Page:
Evaluation of IV to Enteral Benzodiazepine Conversion Calculations in a Pediatric Intensive Care Setting

Pediatr Crit Care Med. 2018 Nov;19(11):e569-e575. doi: 10.1097/PCC.0000000000001687.


Objectives: To evaluate if institutionally established calculations for transitioning continuous IV midazolam to enteral benzodiazepines maintain Withdrawal Assessment Tool-Version 1 scores equal to or less than preconversion values.

Design: Retrospective cohort study evaluating the effectiveness and safety of benzodiazepine conversion calculations embedded within an institution-specific clinical pathway for sedation and weaning of mechanically ventilated pediatric patients.

Setting: A 55-bed, mixed-medical, noncardiac surgical PICU in a tertiary care children's hospital.

Patients: All patients age 6 months to 18 years who received continuous midazolam for 5 days or longer while mechanically ventilated for 5-21 days and were then converted to either enteral diazepam or lorazepam following extubation (or return to baseline ventilator settings in tracheostomy-dependent patients) between January 1, 2015, and June 30, 2016.

Interventions: Benzodiazepine conversion calculations were applied according to institutional clinical pathway guidance.

Measurements and main results: Withdrawal Assessment Tool-Version 1 scores were compared pre and post benzodiazepine conversion. Patient demographics, benzodiazepine dose escalations, as needed benzodiazepine requirements, and severe adverse events within 48 hours of conversion were assessed. Seventy-one patient encounters were analyzed (median age, 2.5 yr; interquartile range, 1.2-5.3). The median Withdrawal Assessment Tool-Version 1 scores pre conversion and post conversion were not significantly different (1 [interquartile range, 0.75-2] and 1 [interquartile range, 0.25-2], respectively, p = 0.1). As needed benzodiazepine doses were administered in 38% of encounters post conversion, but escalation of a scheduled enteral benzodiazepine regimen was only required in 2.8% of encounters. Post conversion, one patient (1.4%) had increased seizure activity, and four patients (5.6%) required fluid boluses secondary to tachycardia or dehydration, but not hypotension.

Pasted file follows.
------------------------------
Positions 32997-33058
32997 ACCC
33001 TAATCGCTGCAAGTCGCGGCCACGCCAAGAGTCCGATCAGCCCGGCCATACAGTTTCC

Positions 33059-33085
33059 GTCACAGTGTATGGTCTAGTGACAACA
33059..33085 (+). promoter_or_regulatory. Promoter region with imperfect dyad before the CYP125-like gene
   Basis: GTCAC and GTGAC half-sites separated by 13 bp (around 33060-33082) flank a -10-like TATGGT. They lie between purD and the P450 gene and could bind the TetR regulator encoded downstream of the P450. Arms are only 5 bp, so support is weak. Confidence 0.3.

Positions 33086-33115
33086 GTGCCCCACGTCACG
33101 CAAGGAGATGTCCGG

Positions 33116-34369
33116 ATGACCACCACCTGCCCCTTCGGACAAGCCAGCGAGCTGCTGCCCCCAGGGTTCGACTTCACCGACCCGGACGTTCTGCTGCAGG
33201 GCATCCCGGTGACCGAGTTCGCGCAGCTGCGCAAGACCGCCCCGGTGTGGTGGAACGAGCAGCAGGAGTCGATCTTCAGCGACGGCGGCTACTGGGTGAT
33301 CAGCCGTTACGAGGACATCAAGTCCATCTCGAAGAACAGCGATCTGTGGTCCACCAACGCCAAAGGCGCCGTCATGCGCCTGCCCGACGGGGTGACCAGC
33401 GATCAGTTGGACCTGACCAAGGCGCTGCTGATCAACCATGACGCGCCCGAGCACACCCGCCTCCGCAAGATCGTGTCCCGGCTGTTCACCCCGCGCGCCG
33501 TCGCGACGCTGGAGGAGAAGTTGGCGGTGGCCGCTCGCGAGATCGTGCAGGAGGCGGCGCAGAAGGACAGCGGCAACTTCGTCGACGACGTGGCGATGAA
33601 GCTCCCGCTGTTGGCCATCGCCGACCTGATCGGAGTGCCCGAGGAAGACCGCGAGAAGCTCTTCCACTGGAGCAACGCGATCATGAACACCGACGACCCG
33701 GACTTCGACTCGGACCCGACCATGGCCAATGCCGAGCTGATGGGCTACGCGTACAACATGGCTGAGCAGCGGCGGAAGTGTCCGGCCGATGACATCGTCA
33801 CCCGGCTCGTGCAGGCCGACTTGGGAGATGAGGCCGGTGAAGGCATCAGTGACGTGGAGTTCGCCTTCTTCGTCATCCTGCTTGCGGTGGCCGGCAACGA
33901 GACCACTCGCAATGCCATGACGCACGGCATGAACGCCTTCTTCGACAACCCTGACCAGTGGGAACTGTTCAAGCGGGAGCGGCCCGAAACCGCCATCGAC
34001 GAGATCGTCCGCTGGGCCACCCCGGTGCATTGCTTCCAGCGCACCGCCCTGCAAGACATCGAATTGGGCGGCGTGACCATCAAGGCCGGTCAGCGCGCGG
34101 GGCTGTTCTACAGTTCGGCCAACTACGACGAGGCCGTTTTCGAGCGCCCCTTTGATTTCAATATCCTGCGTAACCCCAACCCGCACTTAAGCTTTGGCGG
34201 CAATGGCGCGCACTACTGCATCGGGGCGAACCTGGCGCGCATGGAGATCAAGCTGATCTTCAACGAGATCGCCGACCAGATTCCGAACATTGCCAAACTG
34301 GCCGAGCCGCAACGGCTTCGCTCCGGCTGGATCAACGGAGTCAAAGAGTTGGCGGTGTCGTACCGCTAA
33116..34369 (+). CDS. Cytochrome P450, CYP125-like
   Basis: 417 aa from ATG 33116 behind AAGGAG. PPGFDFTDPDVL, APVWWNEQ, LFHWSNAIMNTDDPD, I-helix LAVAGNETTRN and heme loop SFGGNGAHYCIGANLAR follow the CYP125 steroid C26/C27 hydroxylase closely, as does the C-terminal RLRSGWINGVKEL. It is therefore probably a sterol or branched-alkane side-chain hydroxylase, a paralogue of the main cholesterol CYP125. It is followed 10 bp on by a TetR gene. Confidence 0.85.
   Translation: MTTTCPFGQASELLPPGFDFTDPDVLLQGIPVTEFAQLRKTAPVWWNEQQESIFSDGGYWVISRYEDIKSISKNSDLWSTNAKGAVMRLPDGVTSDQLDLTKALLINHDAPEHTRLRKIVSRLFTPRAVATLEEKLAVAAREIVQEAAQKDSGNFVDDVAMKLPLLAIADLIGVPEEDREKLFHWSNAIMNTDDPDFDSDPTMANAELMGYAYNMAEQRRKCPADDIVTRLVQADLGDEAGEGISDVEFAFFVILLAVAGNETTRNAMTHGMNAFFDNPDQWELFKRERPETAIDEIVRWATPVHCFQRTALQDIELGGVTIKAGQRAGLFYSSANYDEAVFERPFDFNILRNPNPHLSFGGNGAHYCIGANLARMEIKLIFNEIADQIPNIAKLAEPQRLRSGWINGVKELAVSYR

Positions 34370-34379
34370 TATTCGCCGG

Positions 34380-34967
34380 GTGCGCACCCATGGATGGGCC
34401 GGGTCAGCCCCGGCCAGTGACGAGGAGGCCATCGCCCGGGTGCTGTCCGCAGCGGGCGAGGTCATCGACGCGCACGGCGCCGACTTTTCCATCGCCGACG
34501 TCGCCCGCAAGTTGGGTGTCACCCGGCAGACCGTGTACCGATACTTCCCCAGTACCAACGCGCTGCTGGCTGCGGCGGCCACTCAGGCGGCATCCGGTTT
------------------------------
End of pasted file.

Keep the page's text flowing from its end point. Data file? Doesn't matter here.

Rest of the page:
Conclusions: These findings suggest that standardized benzodiazepine conversions successfully achieved consistent Withdrawal Assessment Tool-Version 1 scores compared with preconversion values. Severe adverse events associated with oversedation and/or withdrawal were minimal and confounded by underlying disease states.

Publication types

  • Evaluation Study

MeSH terms

  • Airway Extubation / adverse effects
  • Child, Preschool
  • Diazepam / administration & dosage*
  • Diazepam / pharmacokinetics
  • Drug Dosage Calculations*
  • Drug Substitution*
  • Female
  • Humans
  • Hypnotics and Sedatives / administration & dosage*
  • Hypnotics and Sedatives / adverse effects
  • Hypnotics and Sedatives / pharmacokinetics
  • Infant
  • Infusions, Intravenous / methods
  • Intensive Care Units, Pediatric
  • Lorazepam / administration & dosage*
  • Lorazepam / pharmacokinetics
  • Midazolam / administration & dosage*
  • Midazolam / adverse effects
  • Midazolam / pharmacokinetics
  • Quality Improvement
  • Respiration, Artificial / adverse effects
  • Retrospective Studies
  • Substance Withdrawal Syndrome / prevention & control


  • Hypnotics and Sedatives
  • Lorazepam
  • Diazepam
  • Midazolam